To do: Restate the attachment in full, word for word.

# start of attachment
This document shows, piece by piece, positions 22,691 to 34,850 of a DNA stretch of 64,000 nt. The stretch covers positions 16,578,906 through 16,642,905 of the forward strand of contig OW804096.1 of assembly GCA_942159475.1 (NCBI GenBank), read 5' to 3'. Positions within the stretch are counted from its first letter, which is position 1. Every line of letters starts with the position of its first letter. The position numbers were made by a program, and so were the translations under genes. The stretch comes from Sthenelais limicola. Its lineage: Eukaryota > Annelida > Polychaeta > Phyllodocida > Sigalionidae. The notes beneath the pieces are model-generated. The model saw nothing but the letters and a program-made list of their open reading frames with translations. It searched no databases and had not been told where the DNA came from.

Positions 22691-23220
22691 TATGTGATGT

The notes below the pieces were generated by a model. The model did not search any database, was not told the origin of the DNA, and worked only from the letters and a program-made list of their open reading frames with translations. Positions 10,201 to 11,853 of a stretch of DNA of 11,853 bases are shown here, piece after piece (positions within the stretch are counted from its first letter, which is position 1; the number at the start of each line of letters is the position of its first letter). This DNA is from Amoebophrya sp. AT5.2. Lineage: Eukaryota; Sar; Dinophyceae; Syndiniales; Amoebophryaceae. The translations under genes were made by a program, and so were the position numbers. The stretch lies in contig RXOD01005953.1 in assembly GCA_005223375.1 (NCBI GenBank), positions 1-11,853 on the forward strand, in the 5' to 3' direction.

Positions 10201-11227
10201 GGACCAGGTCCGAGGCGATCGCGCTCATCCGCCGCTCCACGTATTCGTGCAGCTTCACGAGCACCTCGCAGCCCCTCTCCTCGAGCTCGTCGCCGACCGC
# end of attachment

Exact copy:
This document shows, piece by piece, positions 22,691 to 34,850 of a DNA stretch of 64,000 nt. The stretch covers positions 16,578,906 through 16,642,905 of the forward strand of contig OW804096.1 of assembly GCA_942159475.1 (NCBI GenBank), read 5' to 3'. Positions within the stretch are counted from its first letter, which is position 1. Every line of letters starts with the position of its first letter. The position numbers were made by a program, and so were the translations under genes. The stretch comes from Sthenelais limicola. Its lineage: Eukaryota > Annelida > Polychaeta > Phyllodocida > Sigalionidae. The notes beneath the pieces are model-generated. The model saw nothing but the letters and a program-made list of their open reading frames with translations. It searched no databases and had not been told where the DNA came from.

Positions 22691-23220
22691 TATGTGATGT

The notes below the pieces were generated by a model. The model did not search any database, was not told the origin of the DNA, and worked only from the letters and a program-made list of their open reading frames with translations. Positions 10,201 to 11,853 of a stretch of DNA of 11,853 bases are shown here, piece after piece (positions within the stretch are counted from its first letter, which is position 1; the number at the start of each line of letters is the position of its first letter). This DNA is from Amoebophrya sp. AT5.2. Lineage: Eukaryota; Sar; Dinophyceae; Syndiniales; Amoebophryaceae. The translations under genes were made by a program, and so were the position numbers. The stretch lies in contig RXOD01005953.1 in assembly GCA_005223375.1 (NCBI GenBank), positions 1-11,853 on the forward strand, in the 5' to 3' direction.

Positions 10201-11227
10201 GGACCAGGTCCGAGGCGATCGCGCTCATCCGCCGCTCCACGTATTCGTGCAGCTTCACGAGCACCTCGCAGCCCCTCTCCTCGAGCTCGTCGCCGACCGC